[F]ederal judges are not just politicians in robes, though that is part of what they are.
(Additional highlights from Adam Liptak’s article about their research, after the jump.)
Liptak’s piece begins by discussing Coalition to Defend Affirmative Action v. Regents of the University of Michigan, the controversial Sixth Circuit decision holding that Michigan voters could not — yes, not — ban racial preferences in admissions to the state’s public universities. The case was decided 8-7 by the en banc court, and here’s how the vote went down:
Every one of the eight judges in the majority was nominated by a Democratic president. Every one of the seven judges in dissent was nominated by a Republican president. (There was a wrinkle, but it was a small one: Judge Helene N. White, who was in the majority, was initially nominated by President Bill Clinton and was later renominated by President George W. Bush as part of a compromise involving several nominations.)
Many judges hate it when news reports note this sort of thing, saying it undermines public trust in the courts by painting them as political actors rather than how they like to see themselves — as disinterested guardians of neutral legal principles.
But there is a lot of evidence that the party of the president who appointed a judge is a significant guide to how that judge will vote on politically charged issues like affirmative action.
Liptak then turns to discussion of the Epstein/Landes/Posner book:
“Justices appointed by Republican presidents vote more conservatively on average than justices appointed by Democratic ones, with the difference being most pronounced in civil rights cases,” the three authors write.
That correlation has become more pronounced since the retirements of Justices John Paul Stevens and David H. Souter, who were appointed by Republican presidents but were members of the court’s liberal wing. These days, for the first time in many decades, all of the court’s more liberal members were appointed by Democrats and all of its more conservative ones by Republicans.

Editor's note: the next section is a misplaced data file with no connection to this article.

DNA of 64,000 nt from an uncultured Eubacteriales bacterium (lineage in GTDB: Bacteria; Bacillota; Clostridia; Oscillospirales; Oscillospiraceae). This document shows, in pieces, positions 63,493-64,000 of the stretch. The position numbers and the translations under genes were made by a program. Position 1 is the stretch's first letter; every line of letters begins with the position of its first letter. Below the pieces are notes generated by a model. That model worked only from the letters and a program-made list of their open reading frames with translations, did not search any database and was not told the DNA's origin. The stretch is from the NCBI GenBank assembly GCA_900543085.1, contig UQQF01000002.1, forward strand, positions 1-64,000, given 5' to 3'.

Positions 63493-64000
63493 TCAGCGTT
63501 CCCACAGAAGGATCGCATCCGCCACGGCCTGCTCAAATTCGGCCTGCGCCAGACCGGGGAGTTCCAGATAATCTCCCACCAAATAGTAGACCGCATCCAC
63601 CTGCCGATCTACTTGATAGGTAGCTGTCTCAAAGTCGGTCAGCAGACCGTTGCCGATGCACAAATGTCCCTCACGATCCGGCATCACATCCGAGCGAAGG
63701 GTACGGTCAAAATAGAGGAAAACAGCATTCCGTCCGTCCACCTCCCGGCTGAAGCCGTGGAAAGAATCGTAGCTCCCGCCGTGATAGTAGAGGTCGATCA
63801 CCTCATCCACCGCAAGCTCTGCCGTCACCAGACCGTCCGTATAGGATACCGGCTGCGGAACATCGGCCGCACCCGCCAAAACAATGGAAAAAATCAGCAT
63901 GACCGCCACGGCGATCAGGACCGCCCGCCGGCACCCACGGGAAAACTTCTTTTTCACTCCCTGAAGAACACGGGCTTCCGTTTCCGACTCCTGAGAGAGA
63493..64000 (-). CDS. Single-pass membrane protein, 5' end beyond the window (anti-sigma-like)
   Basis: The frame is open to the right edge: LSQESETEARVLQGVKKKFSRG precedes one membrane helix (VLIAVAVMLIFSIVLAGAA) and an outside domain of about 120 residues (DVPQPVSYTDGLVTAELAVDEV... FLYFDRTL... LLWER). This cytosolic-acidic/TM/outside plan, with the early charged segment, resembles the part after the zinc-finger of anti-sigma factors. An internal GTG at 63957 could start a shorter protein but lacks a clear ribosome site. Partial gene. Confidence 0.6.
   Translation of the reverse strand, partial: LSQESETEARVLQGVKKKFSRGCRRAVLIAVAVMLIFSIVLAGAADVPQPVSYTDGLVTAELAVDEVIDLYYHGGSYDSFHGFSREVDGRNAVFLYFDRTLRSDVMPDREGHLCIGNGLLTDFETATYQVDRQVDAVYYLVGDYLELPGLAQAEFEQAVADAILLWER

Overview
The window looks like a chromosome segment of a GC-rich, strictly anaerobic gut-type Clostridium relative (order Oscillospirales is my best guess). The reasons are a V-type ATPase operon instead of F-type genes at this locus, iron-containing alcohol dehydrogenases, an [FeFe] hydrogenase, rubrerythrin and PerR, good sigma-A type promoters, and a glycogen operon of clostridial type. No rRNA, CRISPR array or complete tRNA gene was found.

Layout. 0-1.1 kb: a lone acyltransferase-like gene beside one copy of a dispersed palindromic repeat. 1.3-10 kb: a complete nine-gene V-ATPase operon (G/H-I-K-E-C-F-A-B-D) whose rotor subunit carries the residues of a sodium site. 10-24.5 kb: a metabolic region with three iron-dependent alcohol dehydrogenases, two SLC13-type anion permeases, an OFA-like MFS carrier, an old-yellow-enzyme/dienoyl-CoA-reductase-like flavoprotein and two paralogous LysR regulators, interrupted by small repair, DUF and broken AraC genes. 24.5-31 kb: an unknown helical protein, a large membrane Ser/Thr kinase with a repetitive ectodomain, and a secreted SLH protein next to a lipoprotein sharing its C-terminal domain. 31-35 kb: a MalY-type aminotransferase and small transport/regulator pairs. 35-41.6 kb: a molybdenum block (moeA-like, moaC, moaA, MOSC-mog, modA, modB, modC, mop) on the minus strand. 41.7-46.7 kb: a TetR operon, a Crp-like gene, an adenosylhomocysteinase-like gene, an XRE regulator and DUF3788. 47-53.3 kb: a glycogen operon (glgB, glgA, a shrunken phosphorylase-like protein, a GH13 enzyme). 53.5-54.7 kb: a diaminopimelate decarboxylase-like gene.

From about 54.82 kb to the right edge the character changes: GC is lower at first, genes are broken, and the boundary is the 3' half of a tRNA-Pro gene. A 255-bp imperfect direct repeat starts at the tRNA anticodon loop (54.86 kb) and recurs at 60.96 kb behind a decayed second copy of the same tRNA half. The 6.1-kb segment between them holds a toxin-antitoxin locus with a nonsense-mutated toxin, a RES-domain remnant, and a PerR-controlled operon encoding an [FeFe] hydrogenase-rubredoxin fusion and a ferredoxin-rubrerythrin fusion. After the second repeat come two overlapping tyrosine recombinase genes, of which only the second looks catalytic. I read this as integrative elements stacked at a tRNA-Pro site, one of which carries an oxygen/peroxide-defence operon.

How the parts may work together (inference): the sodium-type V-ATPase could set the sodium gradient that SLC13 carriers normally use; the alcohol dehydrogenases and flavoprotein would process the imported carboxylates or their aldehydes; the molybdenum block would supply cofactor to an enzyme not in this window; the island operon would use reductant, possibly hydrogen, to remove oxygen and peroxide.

“Like Supreme Court justices,” the three authors add, “court of appeals judges appointed by Republican presidents are more likely, other things being equal, to vote for conservative than for liberal outcomes.”
But many judges continue to deny the political aspects of their work. See, e.g., Justice Elena Kagan (“There is not a single member of this Court, at a single time, who has made a decision, who has cast a vote, based on do I like this president, do I not like this president….”); Justice Antonin Scalia (claiming that he and his colleagues don’t care about who the president is and what party he’s from; rather, “we vote the way we do because we are who we are, and we were selected [for the Court] because of who we are”).
Of course judges are, at least in part, political actors (and sometimes brilliant ones; see, e.g., Chief Justice Roberts in the Obamacare case). As Professor Epstein told the Times, “I think voters — not to mention senators, presidents and the judges themselves — understand that there’s a difference between judges appointed by Republican and Democratic presidents. If they didn’t, we wouldn’t have confirmation battles.”
But aren’t we better off pretending that judges are not political? Next time you visit One First Street, please pay no attention to those nine politicians behind the curtain.
‘Politicians in Robes’? Not Exactly, But . . . [New York Times]